The basic idea behind Worksheet Server — using Excel as a design tool for Web applications — is highly ingenious. It’s the sort of thing developers discuss over coffee: "Wouldn’t it be cool to…". The difference, in Jedox’s case, is that those developers actually went ahead and did it.

Despite a relatively short exposure to Worksheet Server, the impression I got was of a mature software product (the version I was working with was 2.1.x). I didn’t run into any serious bugs or headaches; everything I tried worked as expected. Judging from the type of features Jedox has added to recent releases, the team has established a solid code base and is now able to address "nice-to-have" suggestions from users.

What impressed me most was how quickly powerful applications could be built using this product. Assuming you have experience with Excel, the design process is simply an extension of spreadsheet creation. Adding functionality to a published application using PHP is also straightforward — all the PHP functions are at your disposal.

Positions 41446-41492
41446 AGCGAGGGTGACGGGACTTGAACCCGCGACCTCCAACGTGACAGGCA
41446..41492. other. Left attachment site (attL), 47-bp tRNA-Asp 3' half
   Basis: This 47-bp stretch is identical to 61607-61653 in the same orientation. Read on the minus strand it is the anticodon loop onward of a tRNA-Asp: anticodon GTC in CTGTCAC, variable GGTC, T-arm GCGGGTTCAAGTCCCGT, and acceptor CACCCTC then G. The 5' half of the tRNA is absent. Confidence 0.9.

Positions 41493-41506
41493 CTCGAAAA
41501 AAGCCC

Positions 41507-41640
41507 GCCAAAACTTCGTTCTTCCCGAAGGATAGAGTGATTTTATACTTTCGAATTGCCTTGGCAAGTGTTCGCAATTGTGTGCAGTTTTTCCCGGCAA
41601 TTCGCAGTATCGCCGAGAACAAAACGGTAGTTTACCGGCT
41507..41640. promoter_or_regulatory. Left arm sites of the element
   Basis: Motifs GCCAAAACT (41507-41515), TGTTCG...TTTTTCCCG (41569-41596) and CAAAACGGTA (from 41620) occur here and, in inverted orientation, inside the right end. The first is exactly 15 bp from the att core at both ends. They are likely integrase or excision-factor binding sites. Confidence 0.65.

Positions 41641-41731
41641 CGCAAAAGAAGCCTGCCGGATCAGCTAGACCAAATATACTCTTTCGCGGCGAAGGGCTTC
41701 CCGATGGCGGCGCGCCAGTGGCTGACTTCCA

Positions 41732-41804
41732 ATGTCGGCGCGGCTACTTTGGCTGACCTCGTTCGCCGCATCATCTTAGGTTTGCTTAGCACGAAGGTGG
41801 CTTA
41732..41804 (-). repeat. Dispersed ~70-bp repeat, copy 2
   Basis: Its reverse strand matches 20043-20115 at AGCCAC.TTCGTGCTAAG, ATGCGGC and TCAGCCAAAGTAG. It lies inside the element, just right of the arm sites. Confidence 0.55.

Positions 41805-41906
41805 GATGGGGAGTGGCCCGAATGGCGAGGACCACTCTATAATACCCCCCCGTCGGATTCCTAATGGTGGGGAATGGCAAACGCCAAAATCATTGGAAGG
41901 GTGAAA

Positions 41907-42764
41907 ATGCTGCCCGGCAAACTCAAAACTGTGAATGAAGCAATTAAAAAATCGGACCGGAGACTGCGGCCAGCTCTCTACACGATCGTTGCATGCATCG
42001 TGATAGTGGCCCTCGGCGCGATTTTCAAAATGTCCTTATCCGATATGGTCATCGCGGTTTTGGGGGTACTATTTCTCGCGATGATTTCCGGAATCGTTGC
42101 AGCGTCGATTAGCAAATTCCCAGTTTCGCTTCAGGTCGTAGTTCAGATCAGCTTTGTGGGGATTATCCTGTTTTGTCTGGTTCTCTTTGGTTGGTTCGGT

Worksheet Server has clearly been developed with deep understanding of Excel and how people use it. There’s no "mystery functionality" and the feeling I got was of an application that real people would use.

On a side note, one thing that surprised me was how well PHP fits with the expectations of Excel users, and how closely it parallels Visual Basic when used in Excel. I can imagine advanced Excel users finding PHP an incremental step (rather than a giant leap) when extending Worksheet Server.

What also struck me was how Jedox has built its product on a stack of Open Source software (Apache, PHP, PHP libraries etc.) to deliver a slick, finished product that can be viewed as a whole, rather than as loose collection of parts. What’s more, Worksheet Server combines the power of Excel and PHP to provide the best of both worlds. This combination in itself makes Worksheet Server a unique application and makes a fascinating case study of where future markets may lie for commodity software development.